Your Excellency Secretary-General Guterres,
Your Excellency the High Commissioner for Human Rights,
We write to you because of concerns regarding the ability of civil society delegates to effectively engage with important international conferences, concerns which have been exacerbated by over sixty civil society delegates to the WTO Ministerial Conference of December 2017 (who had been accredited by the WTO) having their accreditations revoked by the host country shortly before the conference is not only a violation of the relevant host country agreement, is also a human rights violation.
On December 8, 2017, two civil society delegates were denied entry at the border and deported:
- Sally Burch of Agencia Latinoamericana de Información (ALAI), who is also a member of the Steering Committee of the Just Net Coalition.
- Petter Slaatrem Titland, leader of the Norwegian chapter of Association for the Assessment of Financial Transactions and for Citizen Action (Attac).
In both of these cases of deportations, as well as at least in some of the other cases of revoked accreditations, the host country has thereafter reversed its decision. That however is not a full solution to the problem. Many of the civil society delegates had already cancelled their travel plans after having been informed of the host country having revoked their accreditation, or because they were denied visas.1 Further, the belated authorization of entry for Sally and Petter does not cure the harm that was done to them and the organizations they represent. In Sally’s case, she was deported back to her home country, Ecuador, and was not able to fly back to Buenos Aires in order to participate meaningfully in the WTO meeting.
In view of the important public policy issues that are being discussed at such international conferences, civil society engagement is of utmost importance. On one hand, the negotiators who shape the future of our world need to have access to the insights and perspectives of the civil society experts. On the other hand, the citizens of the world need ways to ensure that their problems and concerns are appropriately taken into consideration. In this context, the recent events are a great cause for concern, especially given that the events concerning the WTO Ministerial, while in some ways unprecedented, are not isolated, but part of a larger problem. For example, in November 2017, the participation of several civil society groups to the Global Conference on Cyberspace (GCCS) in India was delayed and, in several cases, denied.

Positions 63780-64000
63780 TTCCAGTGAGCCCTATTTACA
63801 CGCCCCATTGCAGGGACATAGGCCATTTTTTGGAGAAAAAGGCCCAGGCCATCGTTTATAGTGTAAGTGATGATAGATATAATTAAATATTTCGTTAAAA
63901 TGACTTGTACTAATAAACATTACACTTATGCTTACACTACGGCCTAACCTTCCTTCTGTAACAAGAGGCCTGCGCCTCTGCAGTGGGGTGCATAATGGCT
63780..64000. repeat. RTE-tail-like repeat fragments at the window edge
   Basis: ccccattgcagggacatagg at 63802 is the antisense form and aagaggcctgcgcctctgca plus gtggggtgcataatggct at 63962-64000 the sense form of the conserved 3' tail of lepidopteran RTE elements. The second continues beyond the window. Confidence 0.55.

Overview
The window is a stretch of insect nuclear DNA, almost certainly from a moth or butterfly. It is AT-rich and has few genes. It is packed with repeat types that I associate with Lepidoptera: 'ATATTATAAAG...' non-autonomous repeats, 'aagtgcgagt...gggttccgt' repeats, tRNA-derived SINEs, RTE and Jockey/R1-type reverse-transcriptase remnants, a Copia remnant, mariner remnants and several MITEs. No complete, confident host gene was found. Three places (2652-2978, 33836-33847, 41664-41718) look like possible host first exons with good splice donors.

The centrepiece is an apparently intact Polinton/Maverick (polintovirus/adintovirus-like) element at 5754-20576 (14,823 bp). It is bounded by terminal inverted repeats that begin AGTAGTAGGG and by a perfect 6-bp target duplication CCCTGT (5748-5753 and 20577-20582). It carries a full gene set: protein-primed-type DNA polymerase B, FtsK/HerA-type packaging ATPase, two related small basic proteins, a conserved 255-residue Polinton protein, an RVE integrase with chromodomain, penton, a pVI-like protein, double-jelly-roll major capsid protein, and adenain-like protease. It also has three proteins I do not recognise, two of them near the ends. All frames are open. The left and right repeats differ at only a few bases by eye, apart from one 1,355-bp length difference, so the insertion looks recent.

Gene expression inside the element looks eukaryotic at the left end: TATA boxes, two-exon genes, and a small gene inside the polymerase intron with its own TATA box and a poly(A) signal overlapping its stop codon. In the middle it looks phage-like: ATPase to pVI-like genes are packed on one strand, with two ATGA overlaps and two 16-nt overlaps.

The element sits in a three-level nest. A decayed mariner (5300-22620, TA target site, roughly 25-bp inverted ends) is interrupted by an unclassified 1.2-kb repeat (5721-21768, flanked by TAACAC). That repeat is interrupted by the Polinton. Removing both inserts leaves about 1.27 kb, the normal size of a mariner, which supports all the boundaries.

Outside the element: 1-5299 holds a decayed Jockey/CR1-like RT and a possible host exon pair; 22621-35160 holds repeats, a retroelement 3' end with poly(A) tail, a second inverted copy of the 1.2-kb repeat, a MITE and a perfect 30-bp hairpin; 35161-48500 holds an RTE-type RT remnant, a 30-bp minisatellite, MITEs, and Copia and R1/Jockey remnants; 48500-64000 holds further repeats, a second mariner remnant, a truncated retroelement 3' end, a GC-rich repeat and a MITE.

Such denials can affect especially smaller civil society groups particularly seriously, in more ways than what is obvious. The effective and constructive participation at such conferences requires in-depth preparation which takes a long time. It is not only that the denial of participation results in the preparation being wasted. Already the risk that participation can be arbitrarily denied prevents civil society organisations from planning their engagement strategically. Time is also of the essence, as inefficiences and harms are compounded when the denial occurs immediately before or during events, leaving no meaningful time to appeal the decision.
These problems concern not just civil society engagement with one international organization such as the WTO, but civil society delegates to all international conferences where important public policy decisions are made. It is therefore appropriate for representatives of the UN to address the matter, and this is the reason why we are writing to you.
We respectfully request you to make a strong public statement on the rights that civil society delegates to international conferences have on the basis of international human rights law as well as on the basis of other instruments such as host country agreements.
In addition to the established diplomatic practices with host country agreements, we would suggest that the requested statement on civil society rights could mention the following human rights aspects;
- the right to peaceful assembly/association (Article 20 of the UDHR and Article 21 of the ICCPR);
- the recommendation of the former Special Rapporteur on the rights to freedom of peaceful assembly and of association, who called on States members of multilateral institutions to: “Refrain from unduly preventing NGOs from obtaining accreditation with multilateral institutions, arbitrarily withdrawing accreditations, or deferring the examination of periodic reports of accredited organizations;” (A/69/365)
- the call from the current Special Rapporteur on the freedoms of opinion and expression for “broader and simpler accreditation of organizations to participate in and monitor” at inter-governmental and international institutions. (A/72/350)
We are very concerned about the future of the international discourse. Certainly the events in the context of the WTO Ministerial of December 2017 must not be allowed to set a precedent for the arbitrary refusal or revocation of accreditation and libel of civil society delegates.
1. For further details, we refer you to the Our World Is Not For Sale (OWINFS) Network, ourworldisnotforsale.net.
Cc: Mr. Roberto Azevêdo, Director-General of the WTO
Mr. David Kaye, UN Special Rapporteur on the promotion and protection of the right to freedom of opinion and expression
Ms. Annalisa Ciampi, UN Special Rapporteur on the rights to freedom of peaceful assembly and of association
Mr. Edison Lanza, Inter-American Commission of Human Rights’ Special Rapporteur on Freedom of Expression
Aarhus Convention Secretariat
Endorsements of Open Letter on Civil Society Rights to UN Secretary-General António GuterresLire la pétition
|3||Access Now||United States||Dec 13, 2017|
|2||Electronic Frontier Foundation||USA||Dec 12, 2017|
|1||Just Net Coalition||international||Dec 12, 2017|